If an "Offer" looks to good to be true, it is. They are targeting the gullible and the greedy.

There are a few cleverer ones to look out for.  ie: when about to view a video clip you get a pop up window with Adobe logo telling you your Flash Player is out of date and an "Update Now" button.  It pays to know your current Flash Player version, which is usually updated by Windows anyway.  Do not "Update", close window, and if in doubt check your version independently on Google.  Pressing "Update" will mess your computer.

Unfortunately using a computer is a bit like driving a car, it is not sufficient just to know how to operate the controls, you also have to learn road-craft to navigate the hazards.
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essex2visuvesi

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Re: Virgin EMAIL Scam
« Reply #8 on: October 20, 2014, 12:29:03 am »


Unfortunately using a computer is a bit like driving a car, it is not sufficient just to know how to operate the controls, you also have to learn road-craft to navigate the hazards.


Very well put..... I shall remember that one!
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johno 52-11

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Re: Virgin EMAIL Scam
« Reply #9 on: October 20, 2014, 05:03:23 pm »


Hover your mouse over the link (DO NOT click it), it will be obviously bogus, probably just an ISP number.


You need to be awere of the scammers latest trick to get past this test. There is a new top level domain now available .support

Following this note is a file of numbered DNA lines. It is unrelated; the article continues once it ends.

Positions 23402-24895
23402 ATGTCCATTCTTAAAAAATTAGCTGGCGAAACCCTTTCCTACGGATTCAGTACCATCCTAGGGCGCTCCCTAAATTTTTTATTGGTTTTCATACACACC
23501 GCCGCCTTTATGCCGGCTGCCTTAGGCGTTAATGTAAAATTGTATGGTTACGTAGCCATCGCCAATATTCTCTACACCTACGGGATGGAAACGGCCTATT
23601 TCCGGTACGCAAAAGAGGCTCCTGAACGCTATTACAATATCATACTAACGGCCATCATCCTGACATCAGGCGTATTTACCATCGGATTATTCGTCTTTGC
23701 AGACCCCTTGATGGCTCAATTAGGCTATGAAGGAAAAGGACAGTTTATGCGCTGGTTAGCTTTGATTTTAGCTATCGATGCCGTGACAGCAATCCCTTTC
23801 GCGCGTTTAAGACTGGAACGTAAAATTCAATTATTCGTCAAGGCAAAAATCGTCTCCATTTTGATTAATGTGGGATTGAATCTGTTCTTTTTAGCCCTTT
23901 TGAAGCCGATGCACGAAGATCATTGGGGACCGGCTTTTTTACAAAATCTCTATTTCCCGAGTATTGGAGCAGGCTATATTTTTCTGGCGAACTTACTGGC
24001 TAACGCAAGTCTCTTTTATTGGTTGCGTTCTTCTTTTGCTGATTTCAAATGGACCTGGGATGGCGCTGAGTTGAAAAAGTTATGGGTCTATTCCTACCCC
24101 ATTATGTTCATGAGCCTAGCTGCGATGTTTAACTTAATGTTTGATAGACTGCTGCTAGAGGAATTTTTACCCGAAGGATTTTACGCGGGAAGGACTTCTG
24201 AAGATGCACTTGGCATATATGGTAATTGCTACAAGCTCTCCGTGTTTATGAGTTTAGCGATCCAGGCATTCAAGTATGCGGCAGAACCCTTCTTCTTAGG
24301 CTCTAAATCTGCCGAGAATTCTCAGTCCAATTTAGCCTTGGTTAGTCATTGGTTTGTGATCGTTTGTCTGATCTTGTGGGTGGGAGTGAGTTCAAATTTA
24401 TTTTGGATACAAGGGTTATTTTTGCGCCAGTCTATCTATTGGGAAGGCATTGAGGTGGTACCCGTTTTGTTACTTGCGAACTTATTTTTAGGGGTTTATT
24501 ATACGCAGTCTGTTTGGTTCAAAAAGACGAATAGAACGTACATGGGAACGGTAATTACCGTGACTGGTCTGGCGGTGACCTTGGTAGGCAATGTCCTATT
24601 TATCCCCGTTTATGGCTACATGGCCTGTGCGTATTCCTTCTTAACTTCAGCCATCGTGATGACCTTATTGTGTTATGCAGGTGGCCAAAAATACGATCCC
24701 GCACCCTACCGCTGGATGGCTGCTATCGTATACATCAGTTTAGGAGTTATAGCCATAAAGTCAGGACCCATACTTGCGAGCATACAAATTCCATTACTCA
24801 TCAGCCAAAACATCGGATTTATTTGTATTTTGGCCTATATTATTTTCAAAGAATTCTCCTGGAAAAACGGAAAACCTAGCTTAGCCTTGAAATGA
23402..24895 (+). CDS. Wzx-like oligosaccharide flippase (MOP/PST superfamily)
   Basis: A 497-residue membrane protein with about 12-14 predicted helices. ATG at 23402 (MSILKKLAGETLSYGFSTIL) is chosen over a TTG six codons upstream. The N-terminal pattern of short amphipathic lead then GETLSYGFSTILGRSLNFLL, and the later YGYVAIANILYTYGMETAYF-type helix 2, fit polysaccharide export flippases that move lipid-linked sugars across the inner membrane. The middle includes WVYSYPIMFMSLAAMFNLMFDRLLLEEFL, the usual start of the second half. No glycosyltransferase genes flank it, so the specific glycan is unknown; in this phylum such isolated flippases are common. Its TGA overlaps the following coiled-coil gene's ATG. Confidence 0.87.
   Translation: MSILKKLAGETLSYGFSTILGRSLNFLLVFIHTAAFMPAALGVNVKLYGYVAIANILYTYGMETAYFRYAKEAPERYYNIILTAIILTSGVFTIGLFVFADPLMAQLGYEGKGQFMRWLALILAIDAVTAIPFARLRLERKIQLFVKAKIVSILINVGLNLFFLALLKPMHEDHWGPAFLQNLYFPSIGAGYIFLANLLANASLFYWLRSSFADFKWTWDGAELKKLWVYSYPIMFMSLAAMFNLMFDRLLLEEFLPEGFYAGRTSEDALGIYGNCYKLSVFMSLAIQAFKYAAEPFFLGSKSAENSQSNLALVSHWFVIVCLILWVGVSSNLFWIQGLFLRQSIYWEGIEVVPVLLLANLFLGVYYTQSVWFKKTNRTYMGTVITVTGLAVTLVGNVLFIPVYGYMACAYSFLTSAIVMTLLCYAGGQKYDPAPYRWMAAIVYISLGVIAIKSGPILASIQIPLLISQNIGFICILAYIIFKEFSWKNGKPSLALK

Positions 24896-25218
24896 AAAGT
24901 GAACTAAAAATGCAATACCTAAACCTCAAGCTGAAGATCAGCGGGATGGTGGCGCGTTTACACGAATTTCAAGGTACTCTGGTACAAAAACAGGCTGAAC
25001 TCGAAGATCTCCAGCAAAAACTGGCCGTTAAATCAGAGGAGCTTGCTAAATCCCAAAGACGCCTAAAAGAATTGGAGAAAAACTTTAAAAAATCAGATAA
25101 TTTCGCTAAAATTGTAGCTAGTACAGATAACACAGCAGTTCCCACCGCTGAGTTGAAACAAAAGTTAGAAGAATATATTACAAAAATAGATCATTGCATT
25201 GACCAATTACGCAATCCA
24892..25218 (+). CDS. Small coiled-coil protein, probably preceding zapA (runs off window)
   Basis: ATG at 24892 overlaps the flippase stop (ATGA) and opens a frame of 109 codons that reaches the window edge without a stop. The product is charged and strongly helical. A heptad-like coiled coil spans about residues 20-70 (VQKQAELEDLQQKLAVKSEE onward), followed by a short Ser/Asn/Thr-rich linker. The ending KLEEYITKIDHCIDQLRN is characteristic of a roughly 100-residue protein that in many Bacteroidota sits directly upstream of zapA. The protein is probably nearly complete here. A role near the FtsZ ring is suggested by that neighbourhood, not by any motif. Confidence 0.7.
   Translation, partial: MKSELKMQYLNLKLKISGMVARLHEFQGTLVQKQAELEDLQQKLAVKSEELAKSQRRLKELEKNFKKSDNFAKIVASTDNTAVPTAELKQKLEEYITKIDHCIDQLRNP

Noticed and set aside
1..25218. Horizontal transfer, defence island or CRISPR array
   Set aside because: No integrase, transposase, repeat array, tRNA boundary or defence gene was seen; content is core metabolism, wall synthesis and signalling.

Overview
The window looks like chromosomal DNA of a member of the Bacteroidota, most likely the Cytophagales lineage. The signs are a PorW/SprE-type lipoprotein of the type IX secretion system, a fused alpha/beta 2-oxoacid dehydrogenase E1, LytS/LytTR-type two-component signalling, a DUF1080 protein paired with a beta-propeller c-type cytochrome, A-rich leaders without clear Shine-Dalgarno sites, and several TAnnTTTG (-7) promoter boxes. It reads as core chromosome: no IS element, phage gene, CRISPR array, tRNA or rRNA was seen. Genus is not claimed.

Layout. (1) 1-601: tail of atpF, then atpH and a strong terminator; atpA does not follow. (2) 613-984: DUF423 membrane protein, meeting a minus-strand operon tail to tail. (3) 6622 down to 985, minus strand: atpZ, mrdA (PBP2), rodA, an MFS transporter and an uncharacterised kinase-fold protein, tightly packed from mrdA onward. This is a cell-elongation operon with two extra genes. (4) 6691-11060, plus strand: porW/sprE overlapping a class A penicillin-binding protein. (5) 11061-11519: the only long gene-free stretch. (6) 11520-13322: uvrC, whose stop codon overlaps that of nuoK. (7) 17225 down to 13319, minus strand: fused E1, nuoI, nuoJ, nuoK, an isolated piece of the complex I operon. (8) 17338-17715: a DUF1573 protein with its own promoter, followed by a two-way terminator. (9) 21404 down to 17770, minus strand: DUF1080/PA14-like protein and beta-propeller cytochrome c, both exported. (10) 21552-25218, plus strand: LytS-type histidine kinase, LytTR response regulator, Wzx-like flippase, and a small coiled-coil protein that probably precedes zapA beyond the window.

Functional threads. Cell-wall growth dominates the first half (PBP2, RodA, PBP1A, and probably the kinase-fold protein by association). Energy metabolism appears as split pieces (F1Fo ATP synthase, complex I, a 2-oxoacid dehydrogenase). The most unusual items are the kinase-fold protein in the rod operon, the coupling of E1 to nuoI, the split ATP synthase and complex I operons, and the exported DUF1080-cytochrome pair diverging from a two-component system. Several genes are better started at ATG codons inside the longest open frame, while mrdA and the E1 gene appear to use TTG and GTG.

The link in the email will be smothing like https://xyzbank.support/xyzbank.com and when you put your mouse over it the address it is going to will be the same.

If you do click on the link then it will show you that it is secure because the scammer is the owner of the domain xyzbank.support and can get a valid certificate for it so you get a nice little padlock in the address bar to show its secure and there goes another test you shold be looking out for on bogus site out the window.
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Bob K

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Re: Virgin EMAIL Scam
« Reply #10 on: October 20, 2014, 07:28:36 pm »

If you have a regular bank, credit card, service provider, etc, you should know their Domain Name.

 ie: //www.hsbc.co.uk/ .... etc  any misleading variants, including prefixes or suffixes in the Domain Name, will usually indicate a bogus redirect.  As I said before emails starting with "Dear Customer" are dead giveaway.

Using the driving analogy, you quickly learn to watch the road markings carefully and look out for signs of ice.
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johno 52-11

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Re: Virgin EMAIL Scam
« Reply #11 on: October 20, 2014, 08:41:58 pm »

Bob

I Totally agree with you but using your analogy to driving there are good drivers and bad drivers there are competent web users and and in-competent user but unfortunately there are computer users who will fall for this because the hover you mouse over rule does not apply and then when you click on the link its secure.
 I do agree the Dear Customer is another giveaway  but some of the spam lists you can now get for a few dollars will include the name of the email address owner.
 from the spammers point of view a few dollars for a list a bit of time they only need to hook one or two victims and there in profit.